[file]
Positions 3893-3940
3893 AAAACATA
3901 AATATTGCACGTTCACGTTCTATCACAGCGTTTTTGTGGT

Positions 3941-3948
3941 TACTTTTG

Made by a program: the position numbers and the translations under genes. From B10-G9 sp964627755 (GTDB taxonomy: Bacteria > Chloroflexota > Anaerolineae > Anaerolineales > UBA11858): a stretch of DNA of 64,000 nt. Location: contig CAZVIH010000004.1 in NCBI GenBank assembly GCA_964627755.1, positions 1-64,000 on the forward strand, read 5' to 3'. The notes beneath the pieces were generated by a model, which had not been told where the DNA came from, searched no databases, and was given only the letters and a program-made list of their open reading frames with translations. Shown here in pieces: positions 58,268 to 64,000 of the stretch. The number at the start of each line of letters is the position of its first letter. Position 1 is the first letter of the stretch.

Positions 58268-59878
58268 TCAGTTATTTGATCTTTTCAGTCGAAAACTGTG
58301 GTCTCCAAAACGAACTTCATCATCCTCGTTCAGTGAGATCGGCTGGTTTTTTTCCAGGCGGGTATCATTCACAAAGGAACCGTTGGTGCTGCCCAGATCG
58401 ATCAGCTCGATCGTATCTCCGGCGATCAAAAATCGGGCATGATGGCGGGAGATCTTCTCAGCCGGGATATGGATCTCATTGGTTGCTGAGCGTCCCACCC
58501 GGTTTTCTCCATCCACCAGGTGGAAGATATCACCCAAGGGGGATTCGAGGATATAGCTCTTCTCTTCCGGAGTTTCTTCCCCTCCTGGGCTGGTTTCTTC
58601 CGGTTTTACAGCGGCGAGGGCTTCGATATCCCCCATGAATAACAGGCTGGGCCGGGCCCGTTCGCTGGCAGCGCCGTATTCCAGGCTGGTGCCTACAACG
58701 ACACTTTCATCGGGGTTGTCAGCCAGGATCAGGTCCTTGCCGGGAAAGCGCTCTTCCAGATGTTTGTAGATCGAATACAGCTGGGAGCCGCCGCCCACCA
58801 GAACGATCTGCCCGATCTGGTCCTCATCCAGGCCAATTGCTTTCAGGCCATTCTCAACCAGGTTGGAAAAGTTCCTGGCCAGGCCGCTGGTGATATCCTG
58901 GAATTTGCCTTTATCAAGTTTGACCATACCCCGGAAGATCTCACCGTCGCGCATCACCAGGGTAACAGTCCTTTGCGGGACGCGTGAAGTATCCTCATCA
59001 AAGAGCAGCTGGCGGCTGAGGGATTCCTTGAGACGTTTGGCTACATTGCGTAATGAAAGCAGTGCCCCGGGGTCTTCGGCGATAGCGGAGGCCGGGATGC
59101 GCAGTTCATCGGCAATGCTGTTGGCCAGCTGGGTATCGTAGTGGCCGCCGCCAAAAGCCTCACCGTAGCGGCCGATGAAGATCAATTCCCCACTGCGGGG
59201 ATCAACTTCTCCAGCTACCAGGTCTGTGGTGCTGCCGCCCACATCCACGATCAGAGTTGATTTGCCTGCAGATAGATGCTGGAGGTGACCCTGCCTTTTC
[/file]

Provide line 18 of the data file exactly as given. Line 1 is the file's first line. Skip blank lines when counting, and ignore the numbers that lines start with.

59201 ATCAACTTCTCCAGCTACCAGGTCTGTGGTGCTGCCGCCCACATCCACGATCAGAGTTGATTTGCCTGCAGATAGATGCTGGAGGTGACCCTGCCTTTTC